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Memories and Memorabilia

For the past two weeks, I've been at my Dad’s house cleaning it out from top to bottom in order for him to sell it. When I say "cleaning from top to bottom," I literally mean every closet, drawer, and cabinet -- including his attic. He and my Mom lived in this house -- my childhood home -- for thirty years. To say that there are thirty years of memories and memorabilia stored in the house is a huge understatement!

As my sister and I went through all of the boxes and bags stored in the attic, we found old books, magazines, many pictures, and even stuffed animals we had as children. We had two options: bring them to our own houses, or get rid of them.

Now, as a self-proclaimed pack rat, I assumed this would be a difficult decision. I thought that I would certainly want to save everything that represented my childhood. (My mother was just as bad I am about saving everything. Let me just say that thirty years of saving things makes for a very full attic and over-stuffed closets.) Yet as we worked each day, I began to realize that the dust-covered animals and old magazines that once seemed so important did not mean as much as I thought they would when they needed to be shoved into boxes and saved.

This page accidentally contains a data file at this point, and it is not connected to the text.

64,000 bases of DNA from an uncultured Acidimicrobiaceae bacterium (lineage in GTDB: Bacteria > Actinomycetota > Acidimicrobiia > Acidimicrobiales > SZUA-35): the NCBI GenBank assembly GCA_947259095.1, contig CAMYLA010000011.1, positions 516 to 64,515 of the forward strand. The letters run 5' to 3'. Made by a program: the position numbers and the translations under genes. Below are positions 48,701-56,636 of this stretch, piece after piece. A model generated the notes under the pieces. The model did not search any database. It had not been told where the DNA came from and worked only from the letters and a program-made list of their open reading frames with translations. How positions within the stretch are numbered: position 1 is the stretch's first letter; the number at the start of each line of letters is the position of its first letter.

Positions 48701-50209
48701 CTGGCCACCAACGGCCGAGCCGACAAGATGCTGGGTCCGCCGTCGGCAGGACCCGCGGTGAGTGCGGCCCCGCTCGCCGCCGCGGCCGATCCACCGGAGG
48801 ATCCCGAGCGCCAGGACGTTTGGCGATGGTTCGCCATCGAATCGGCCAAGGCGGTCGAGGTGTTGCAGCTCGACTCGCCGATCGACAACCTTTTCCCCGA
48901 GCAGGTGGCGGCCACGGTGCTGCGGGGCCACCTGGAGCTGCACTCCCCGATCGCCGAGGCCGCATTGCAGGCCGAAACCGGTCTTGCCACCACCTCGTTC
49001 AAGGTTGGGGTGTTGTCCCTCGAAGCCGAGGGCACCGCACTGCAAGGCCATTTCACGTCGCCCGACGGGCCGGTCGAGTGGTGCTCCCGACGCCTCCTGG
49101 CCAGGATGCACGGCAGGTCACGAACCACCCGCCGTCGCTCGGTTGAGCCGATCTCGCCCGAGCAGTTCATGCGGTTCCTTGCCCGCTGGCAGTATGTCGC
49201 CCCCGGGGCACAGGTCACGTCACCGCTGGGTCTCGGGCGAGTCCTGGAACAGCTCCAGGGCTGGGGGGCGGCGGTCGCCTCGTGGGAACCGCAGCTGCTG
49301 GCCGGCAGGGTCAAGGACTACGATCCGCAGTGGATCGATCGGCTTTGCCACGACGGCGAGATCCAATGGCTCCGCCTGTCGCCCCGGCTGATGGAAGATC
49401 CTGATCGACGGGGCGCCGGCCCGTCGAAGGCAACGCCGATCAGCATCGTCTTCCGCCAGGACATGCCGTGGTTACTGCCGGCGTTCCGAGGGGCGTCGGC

I began to wonder if I was doing my children a favor or a disservice by saving so many items from their childhood. Don’t get me wrong, I absolutely loved seeing those things from my past, but after thirty years, most of it was in no condition to keep, and I ended up getting rid of the majority of the items that I once loved so much.

What slowed us down, though, what made us laugh and smile and remember great moments from our childhood were the pictures. It really did help me realize that, years down the road, those are the real treasures -- the pictures of kids just being kids, or the times when they were proud of their accomplishments. Oh, sure, I will still hang on to some artwork and report cards and other stuff I know my kids will want decades from now. However, in thirty years, the dusty stuffed animal they find in a box in the attic probably will not mean nearly as much as the picture of them playing with it. In all likelihood, much like my sister and I -- what they will really cherish are the pictures and videos that capture who they were at that moment in time.

Even though I did find things I will be taking home with me -- items I am grateful to have now -- I do not have to save everything to ensure my kids have great childhood memories. Because let’s be honest -- isn’t that what we all want? Moments frozen in time, showing us who we were so many years ago?

So don’t worry about what you look like when someone tries to take your picture. Stop searching for the perfect pose for your children. Just get out that camera and start capturing moments your children will cherish decades down the road when they, too, are clearing out their childhood home.